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Franklin Medical Associates v. New Public Schools

New Jersey Superior Court, Appellate Division

August 08, 2003


On appeal from the Superior Court of New Jersey, Law Division, Essex County, L-6779-98.

Before Judges Kestin, Eichen and Weissbard.

The opinion of the court was delivered by: Eichen, J.A.D.


Submitted February 20, 2003

Third-party defendant Donato Marucci appeals from an order entered on March 23, 2001 permitting third-party plaintiff Newark Public Schools (Newark) to amend its third-party complaint to add Marucci as a third-party defendant, and from an order entered on August 31, 2001 granting summary judgment in favor of Newark in the amount of $180,000. Newark cross-appeals from that aspect of the August 31, 2001 order denying it attorney's fees and costs.

Marucci and Louis Citarelli (the doctors) were medical doctors practicing as Franklin Medical Associates, P.A. (Franklin) and North Essex Physical Therapy and Rehabilitation Center, P.A. (Essex) (collectively, the medical practices). They were also approved workers' compensation panel doctors for Newark and, as such, were eligible to treat its administrators, teachers, custodians and clerical staff who had been injured on the job and to receive payment for those services directly from Newark.

On June 12, 1998, the medical practices filed a complaint in the Law Division, seeking to recover unpaid fees for medical and physical therapy services provided to public school employees between 1992 through 1998, pursuant to a contract with Newark. Specifically, Franklin claimed it was owed $213,000 for medical services, while Essex claimed it was owed $142,000 for physical therapy services.

Thereafter, as a result of a criminal investigation, Newark learned that from 1992 through 1996, Citarelli and Marucci had paid bribes in excess of $60,000 to Louis Monaco, Newark's coordinator for workers' compensation, in exchange for Monaco's assistance in"steering" workers' compensation business from Newark to the medical practices and for his further assistance in receiving expedited payment. This conduct formed the basis of Marucci's guilty plea on August 14, 1998, before the United States District Court for the District of New Jersey, to conspiracy to commit bribery in violation of 18 U.S.C.A. § 371, among other crimes not relevant here.*fn2 During the course of his plea allocution, Marucci admitted that between 1992 through April 1996, he and Citarelli paid bribes in excess of $60,000 to Monaco. He further admitted that these payments were made in exchange for Monaco steering workers' compensation patients to the medical practices and assisting them in obtaining payment from Newark.*fn3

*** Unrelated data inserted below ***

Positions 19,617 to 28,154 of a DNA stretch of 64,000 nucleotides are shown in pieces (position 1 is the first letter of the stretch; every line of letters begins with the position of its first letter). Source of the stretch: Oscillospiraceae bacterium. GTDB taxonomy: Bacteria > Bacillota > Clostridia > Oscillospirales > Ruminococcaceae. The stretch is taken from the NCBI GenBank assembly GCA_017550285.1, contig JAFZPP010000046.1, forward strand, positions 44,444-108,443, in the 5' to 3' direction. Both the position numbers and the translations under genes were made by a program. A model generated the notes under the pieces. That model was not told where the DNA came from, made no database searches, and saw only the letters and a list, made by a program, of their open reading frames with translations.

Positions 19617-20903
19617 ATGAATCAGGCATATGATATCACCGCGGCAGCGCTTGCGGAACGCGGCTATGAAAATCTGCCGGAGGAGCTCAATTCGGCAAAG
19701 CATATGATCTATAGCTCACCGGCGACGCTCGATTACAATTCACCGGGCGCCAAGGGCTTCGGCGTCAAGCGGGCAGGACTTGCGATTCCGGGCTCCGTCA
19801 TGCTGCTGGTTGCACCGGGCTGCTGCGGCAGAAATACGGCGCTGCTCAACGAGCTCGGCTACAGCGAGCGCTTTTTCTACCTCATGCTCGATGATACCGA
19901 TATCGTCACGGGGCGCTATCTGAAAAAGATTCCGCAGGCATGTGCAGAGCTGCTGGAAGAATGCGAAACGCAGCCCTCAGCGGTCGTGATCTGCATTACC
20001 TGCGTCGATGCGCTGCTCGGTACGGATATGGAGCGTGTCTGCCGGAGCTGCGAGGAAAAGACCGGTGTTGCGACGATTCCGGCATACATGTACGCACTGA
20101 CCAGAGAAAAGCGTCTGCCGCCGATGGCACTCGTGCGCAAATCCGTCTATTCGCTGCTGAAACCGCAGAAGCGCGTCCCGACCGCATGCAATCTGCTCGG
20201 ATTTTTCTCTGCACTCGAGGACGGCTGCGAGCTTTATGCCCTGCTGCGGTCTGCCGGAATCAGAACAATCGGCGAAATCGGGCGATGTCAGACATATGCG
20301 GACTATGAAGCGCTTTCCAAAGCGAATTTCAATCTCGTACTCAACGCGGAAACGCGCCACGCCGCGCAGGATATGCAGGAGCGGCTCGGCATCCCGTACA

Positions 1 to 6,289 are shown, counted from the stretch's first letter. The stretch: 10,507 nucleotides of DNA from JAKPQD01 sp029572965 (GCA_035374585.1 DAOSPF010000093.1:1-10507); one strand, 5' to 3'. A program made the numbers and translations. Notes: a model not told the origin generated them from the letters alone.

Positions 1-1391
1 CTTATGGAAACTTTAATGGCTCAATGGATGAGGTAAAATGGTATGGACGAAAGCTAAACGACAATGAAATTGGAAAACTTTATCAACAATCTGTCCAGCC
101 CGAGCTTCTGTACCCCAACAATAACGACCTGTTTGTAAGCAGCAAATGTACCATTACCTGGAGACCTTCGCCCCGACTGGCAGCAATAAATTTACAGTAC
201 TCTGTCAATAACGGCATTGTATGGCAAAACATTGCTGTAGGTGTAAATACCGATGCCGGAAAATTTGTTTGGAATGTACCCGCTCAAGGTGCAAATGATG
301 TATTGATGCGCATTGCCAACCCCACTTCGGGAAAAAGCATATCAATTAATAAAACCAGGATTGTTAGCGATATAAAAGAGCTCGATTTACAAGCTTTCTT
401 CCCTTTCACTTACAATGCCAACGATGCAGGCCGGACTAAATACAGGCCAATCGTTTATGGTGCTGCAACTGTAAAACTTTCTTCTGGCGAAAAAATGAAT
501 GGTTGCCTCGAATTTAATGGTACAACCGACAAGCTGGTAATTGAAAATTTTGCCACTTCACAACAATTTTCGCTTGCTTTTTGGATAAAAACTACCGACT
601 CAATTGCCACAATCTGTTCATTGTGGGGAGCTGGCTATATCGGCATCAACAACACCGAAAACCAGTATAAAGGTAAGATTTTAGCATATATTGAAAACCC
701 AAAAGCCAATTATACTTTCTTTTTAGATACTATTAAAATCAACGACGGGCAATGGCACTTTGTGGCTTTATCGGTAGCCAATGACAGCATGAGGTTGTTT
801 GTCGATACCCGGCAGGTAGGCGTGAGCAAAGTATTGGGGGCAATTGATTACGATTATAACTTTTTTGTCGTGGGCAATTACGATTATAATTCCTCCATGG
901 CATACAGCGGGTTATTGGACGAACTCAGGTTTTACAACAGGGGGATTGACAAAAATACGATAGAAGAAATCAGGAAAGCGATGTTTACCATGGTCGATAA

On September 24, 1998, Newark filed an answer denying the material allegations of the complaint, and interposing counterclaims seeking to recover damages from the medical practices for, among other things, violations of New Jersey's Racketeer Influenced and Corrupt Organizations Act, N.J.S.A. 2C:41-1 to -6.2 (NJRICO), fraud, unjust enrichment, breach of contract, and breach of the implied covenant of good faith and fair dealing.

On December 20, 1999, following oral argument, Newark was granted leave to file a third-party complaint against Monaco. This complaint was ultimately voluntarily dismissed as part of a settlement between Newark and Monaco.

On March 17, 2000, following limited discovery, Newark moved for summary judgment dismissing the complaint filed by the medical practices on the theory that they were not entitled to recover the illegally procured fees. Newark also sought summary judgment on the issue of liability with respect to a number of its counterclaims, including the counterclaim alleging NJRICO violations. On May 12, 2000, following oral argument, a Law Division judge granted partial summary judgment in favor of Newark, dismissing the complaint in its entirety, with prejudice.*fn4 The judge reserved decision on Newark's request for summary judgment on its counterclaims.

On June 23, 2000, following oral argument, another Law Division judge (the initial judge)*fn5 granted Newark's motion for summary judgment on the issue of liability with respect to its counterclaims for unjust enrichment, breach of contract and breach of the implied covenant of good faith and fair dealing. The judge further ordered that the medical practices make restitution to Newark in an amount equal to the combined gross profits that each made from 1992 through 1996 as a result of their contracts with Newark.*fn6 However, the judge denied Newark's request for summary judgment on its NJRICO counterclaim against the medical practices, as well as its related application to pierce the corporate veil,"at this time, based upon the instant record." According to the initial judge, the NJRICO issue presented questions of fact that she could not decide as a matter of law, and there was insufficient evidence to warrant piercing the corporate veil as a matter of law.*fn7

On September 19, 2000, Marucci filed a motion seeking to limit the damages that Newark could recover from the medical practices to the amounts paid as bribes. Newark cross-moved to compel the production of documents from the medical practices. On November 3, 2000, following oral argument, the initial judge denied Marucci's motion to limit damages, and granted Newark's cross-motion for production of documents.